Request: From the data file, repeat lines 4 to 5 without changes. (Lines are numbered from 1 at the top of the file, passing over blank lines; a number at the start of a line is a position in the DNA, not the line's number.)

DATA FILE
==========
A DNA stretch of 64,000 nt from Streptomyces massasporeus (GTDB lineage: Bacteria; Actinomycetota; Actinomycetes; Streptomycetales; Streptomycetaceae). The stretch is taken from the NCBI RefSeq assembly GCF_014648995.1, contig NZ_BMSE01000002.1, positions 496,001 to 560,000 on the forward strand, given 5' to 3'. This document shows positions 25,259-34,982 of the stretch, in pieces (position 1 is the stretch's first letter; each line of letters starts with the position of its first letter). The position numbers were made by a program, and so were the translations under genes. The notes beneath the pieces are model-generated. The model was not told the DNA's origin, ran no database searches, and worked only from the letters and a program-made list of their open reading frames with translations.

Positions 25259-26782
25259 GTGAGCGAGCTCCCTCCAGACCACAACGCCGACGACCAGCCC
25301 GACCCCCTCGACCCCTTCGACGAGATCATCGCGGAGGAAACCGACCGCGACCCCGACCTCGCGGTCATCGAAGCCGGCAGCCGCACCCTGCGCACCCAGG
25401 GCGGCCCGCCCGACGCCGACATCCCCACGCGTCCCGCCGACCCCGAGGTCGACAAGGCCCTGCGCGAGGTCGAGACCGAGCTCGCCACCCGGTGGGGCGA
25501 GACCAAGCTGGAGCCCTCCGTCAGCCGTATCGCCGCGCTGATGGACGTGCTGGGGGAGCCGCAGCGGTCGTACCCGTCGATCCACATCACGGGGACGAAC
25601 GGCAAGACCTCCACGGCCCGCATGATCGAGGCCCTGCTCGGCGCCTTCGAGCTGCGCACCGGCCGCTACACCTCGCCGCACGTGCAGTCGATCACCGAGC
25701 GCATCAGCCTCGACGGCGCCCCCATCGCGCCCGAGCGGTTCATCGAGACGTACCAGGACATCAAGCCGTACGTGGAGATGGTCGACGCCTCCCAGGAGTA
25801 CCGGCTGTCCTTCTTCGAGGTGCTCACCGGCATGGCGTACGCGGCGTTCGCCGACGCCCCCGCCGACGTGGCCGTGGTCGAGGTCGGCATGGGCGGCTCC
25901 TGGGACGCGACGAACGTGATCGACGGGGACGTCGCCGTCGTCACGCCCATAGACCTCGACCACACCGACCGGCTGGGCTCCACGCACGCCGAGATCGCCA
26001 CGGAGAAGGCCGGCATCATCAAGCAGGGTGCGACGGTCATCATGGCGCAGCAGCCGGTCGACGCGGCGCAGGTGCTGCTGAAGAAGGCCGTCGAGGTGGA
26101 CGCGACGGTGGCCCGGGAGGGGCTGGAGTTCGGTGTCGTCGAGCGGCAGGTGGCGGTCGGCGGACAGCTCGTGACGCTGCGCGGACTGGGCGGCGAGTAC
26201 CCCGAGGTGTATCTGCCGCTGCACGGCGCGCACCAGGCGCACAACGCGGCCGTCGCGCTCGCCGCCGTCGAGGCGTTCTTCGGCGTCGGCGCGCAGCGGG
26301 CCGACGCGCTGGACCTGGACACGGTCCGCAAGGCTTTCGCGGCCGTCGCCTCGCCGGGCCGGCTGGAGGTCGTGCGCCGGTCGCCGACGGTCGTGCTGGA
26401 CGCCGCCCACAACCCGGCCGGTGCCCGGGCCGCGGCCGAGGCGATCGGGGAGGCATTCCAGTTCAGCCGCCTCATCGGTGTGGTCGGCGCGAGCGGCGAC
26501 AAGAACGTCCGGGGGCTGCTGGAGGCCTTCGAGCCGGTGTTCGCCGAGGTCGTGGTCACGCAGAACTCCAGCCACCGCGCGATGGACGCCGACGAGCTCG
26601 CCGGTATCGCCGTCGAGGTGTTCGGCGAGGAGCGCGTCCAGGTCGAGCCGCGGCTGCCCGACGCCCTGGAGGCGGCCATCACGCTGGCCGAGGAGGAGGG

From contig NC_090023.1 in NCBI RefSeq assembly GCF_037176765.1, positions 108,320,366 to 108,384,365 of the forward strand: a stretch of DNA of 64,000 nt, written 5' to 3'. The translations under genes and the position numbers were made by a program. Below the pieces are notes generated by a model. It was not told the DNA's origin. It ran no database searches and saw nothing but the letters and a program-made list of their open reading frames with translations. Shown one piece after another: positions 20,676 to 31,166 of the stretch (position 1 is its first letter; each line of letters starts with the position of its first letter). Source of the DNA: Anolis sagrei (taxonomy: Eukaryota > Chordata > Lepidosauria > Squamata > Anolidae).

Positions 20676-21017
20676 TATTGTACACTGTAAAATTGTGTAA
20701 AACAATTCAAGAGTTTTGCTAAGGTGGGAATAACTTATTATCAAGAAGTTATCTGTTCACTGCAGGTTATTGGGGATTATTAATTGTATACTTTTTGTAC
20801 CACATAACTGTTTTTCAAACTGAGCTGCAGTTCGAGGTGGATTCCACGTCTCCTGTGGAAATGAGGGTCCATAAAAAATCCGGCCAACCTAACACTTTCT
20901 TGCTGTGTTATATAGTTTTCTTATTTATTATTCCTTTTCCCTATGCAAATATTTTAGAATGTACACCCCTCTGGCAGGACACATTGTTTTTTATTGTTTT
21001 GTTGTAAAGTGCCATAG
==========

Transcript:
25301 GACCCCCTCGACCCCTTCGACGAGATCATCGCGGAGGAAACCGACCGCGACCCCGACCTCGCGGTCATCGAAGCCGGCAGCCGCACCCTGCGCACCCAGG
25401 GCGGCCCGCCCGACGCCGACATCCCCACGCGTCCCGCCGACCCCGAGGTCGACAAGGCCCTGCGCGAGGTCGAGACCGAGCTCGCCACCCGGTGGGGCGA